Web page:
2012 was a leap year, 2016 will be too, as will 2020 – you get the picture.
Every four years, the Gregorian calendar observers what is known as a leap year, a year with one day extra than the previous three years, or than the next three. This is because the solar year (how long it takes the earth to complete an entire orbit of the sun) is almost 6 hours longer than the standard 365 days calendar year.
Solar vs Gregorian Time
There is however a small issue with leap years. The original rule of adding a leap day every fourth year ever so slightly overcompensates for the time difference, as the solar year is 365.2422 days long. With leap years the average year has 365.25 days, which is 0.0078 days too many! Also, our planets spin is slightly irregular, meaning that some [solar] days are slightly longer [as in milliseconds!] than others, whilst others are slightly shorter.
You might think that there really isn’t any point in worrying about 0.0078 days, as it would take over 128 years before all those tiny bits of days added up to make an entire day. However if we ignored the 0.0078 days, in 23,376 years we would have lost so much time, the seasons would have completely reversed, as there would be a huge 6 months of time distortion!
To solve the problem, clever scientists have worked out that if we miss out three leap days (omitting three leap years) every 400 years, then the average calendar year becomes 365.2425 days long. However this still leaves a 0.0003 day (or 25.92 second) difference each 400 year cycle – 0.0648 seconds every year. A relatively insignificant amount, but all the same, we want to be accurate, so a solution has been found!
Every so often we also get a leap second. Due to the irregularity of the movement of the earth, it is impossible to construct a precise schedule for these seconds.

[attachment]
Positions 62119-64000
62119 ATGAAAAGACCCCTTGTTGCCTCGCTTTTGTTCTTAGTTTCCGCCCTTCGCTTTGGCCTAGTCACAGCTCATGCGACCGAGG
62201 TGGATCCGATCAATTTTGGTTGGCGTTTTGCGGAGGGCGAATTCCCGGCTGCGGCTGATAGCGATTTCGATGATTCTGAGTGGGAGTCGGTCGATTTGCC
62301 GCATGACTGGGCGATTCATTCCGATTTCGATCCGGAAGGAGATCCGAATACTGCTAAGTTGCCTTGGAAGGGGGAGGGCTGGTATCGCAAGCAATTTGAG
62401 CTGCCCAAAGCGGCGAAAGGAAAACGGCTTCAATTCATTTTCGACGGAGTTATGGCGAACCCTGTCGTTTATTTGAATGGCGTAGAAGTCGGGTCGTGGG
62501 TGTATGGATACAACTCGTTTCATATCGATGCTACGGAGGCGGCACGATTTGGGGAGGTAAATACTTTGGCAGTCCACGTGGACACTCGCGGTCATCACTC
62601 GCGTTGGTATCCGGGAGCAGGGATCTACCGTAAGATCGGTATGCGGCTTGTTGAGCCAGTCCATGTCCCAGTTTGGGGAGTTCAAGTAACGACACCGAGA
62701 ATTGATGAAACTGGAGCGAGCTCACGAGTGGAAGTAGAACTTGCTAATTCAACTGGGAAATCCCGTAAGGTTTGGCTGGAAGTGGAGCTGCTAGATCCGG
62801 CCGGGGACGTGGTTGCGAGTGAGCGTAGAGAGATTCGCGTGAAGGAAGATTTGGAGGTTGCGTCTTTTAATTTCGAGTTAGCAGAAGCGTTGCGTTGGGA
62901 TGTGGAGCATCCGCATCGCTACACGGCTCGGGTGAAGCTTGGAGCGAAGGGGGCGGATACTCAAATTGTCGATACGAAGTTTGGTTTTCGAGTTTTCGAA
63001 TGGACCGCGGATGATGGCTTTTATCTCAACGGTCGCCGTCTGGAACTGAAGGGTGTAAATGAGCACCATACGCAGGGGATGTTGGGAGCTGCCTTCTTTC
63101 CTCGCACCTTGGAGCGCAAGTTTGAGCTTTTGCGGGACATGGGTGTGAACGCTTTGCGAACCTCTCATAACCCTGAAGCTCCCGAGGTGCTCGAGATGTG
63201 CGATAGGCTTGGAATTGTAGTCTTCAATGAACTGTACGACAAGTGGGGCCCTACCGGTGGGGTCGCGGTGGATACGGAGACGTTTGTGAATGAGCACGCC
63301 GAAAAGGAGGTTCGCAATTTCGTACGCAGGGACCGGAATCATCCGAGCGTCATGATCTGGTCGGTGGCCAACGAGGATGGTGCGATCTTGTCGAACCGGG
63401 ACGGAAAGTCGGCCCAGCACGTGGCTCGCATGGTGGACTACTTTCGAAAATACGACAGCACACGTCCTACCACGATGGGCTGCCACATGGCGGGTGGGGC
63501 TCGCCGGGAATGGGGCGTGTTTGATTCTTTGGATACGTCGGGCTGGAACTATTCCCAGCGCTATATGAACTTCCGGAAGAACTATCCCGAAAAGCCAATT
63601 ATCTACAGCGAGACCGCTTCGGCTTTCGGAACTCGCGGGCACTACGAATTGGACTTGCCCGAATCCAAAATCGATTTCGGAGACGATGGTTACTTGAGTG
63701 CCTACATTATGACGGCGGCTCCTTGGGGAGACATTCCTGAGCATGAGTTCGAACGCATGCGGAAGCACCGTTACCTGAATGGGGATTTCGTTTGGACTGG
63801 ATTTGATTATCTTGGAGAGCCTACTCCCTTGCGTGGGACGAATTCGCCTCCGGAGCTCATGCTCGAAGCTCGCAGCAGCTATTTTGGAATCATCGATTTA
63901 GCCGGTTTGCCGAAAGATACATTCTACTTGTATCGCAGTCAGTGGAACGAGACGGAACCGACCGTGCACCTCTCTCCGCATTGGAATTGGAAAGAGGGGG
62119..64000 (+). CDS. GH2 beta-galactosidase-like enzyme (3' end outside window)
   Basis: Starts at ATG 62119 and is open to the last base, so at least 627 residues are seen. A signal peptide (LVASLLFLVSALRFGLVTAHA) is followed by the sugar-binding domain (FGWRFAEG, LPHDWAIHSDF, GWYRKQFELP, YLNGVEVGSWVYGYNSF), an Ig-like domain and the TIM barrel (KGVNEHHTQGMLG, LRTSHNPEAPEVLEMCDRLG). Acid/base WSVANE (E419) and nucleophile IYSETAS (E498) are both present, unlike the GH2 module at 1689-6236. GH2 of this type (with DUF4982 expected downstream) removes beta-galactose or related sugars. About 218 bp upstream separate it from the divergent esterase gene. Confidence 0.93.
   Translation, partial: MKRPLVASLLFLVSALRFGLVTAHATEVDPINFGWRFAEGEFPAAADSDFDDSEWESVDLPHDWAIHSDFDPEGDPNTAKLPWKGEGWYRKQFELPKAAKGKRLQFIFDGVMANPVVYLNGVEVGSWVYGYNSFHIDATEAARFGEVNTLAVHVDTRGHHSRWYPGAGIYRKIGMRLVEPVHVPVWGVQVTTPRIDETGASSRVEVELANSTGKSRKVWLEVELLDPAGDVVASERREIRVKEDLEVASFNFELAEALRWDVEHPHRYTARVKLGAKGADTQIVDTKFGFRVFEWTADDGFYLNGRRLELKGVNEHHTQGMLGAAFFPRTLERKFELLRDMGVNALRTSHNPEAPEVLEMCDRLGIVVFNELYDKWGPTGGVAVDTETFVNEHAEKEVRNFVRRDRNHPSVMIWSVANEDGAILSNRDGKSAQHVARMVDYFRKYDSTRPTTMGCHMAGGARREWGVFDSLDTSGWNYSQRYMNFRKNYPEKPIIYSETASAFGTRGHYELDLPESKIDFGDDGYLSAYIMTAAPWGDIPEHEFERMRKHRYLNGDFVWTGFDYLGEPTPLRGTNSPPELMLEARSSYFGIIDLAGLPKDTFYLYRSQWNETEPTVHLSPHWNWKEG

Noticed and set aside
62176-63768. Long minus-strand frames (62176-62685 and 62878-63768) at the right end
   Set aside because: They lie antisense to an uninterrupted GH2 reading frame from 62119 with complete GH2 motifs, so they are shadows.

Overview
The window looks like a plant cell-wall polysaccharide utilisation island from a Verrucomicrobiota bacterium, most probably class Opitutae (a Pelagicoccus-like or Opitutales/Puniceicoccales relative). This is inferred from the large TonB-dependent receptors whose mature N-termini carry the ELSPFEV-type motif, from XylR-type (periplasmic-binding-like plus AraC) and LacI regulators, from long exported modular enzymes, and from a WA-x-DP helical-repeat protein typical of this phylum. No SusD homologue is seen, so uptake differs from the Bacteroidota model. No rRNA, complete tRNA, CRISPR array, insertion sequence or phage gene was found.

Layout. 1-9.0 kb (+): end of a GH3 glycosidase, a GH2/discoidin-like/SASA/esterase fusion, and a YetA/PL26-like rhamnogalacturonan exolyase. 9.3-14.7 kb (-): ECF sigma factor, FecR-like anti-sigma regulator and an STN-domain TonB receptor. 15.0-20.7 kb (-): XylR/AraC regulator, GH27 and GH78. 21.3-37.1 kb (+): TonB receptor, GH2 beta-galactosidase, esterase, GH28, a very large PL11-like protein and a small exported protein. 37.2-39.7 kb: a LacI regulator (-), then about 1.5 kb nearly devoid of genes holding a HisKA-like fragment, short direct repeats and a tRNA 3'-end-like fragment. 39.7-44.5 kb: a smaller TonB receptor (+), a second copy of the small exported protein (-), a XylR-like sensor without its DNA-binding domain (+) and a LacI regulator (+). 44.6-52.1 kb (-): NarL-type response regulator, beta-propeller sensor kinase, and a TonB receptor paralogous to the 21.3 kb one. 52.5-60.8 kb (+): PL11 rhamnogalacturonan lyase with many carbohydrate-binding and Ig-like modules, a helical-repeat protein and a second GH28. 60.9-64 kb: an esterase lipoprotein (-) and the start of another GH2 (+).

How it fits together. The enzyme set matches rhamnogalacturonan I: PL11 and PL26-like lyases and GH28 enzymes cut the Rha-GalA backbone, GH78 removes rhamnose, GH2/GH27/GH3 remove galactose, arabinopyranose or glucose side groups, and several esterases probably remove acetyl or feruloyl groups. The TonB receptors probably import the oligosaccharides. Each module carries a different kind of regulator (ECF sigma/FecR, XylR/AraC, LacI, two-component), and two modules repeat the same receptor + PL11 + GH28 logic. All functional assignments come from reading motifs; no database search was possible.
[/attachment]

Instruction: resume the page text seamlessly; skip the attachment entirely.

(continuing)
Leap seconds are added in as and when they are needed, so the Gregorian measure of time should never be more than one second out of sync with the measure of time linked to the earth’s orbit.
Sometimes leap seconds are positive, meaning they add to time, and they can also [in theory] be negative.
Leap seconds are usually added to the end of the day, at the end of a year, or half year period. The most recent leap second was on July the 30th 2012, where one second was added to time, so it didn’t become the 1st of June the second after 23:59:59, it instead became 23:59:60.
Problems With Leap Seconds
Leap seconds are brilliant from a scientific perspective, as they help to keep time and the environment in almost perfect constant sync, year after year. However from a technical perspective, they pose some huge problems!
Remember the huge fuss about the Millennium bug, the problems the turn of the century was [thought] to cause and the money that was thrown at it? Ultimately, nothing major happened. Leap seconds pose a similar sort of technological issue, but the threat much more real.
The most recent leap second, caused major technical issues for firms all around the world. Just before the leap second, there was a solar storm, which disrupted technology, especially websites, needless to say this didn’t help the leap second scenario in the slightest!
One of the most high profile victims of the June 2012 leap second was social network Reddit. Due to the nature of its activates Reddit relies heavily on synchronised operations, as do Foursquare, LinkedIn, Gawker, and StumbleUpon, who were all also affected. When the time on the servers of these services was thrown out of sync by one second with the time Apache Cassandra and Java were displaying, their technical systems went into meltdown!
After a few hours, most of the technical blackout was over, and the majority of services were back up and running.
Six months notice is given prior to a leap second, and for many firms they are not a problem. Measures do need to be put in place, however if they are, there are [usually] no issues.
Should We Abolish The Leap Second?
From a scientific perspective, the leap second is a fantastic idea; it keeps time perfectly synchronised. However from a technical perspective it is a bit of a costly annoyance.
In January 2012, there was a meeting by the ITU, who discussed whether or not to drop the leap second. We could just ignore these time adjustments altogether, or we could add a leap hour every few hundred years. Despite hopes, the ITU were unable to reach a consensus, so have put off making a decision until 2015 – at the earliest.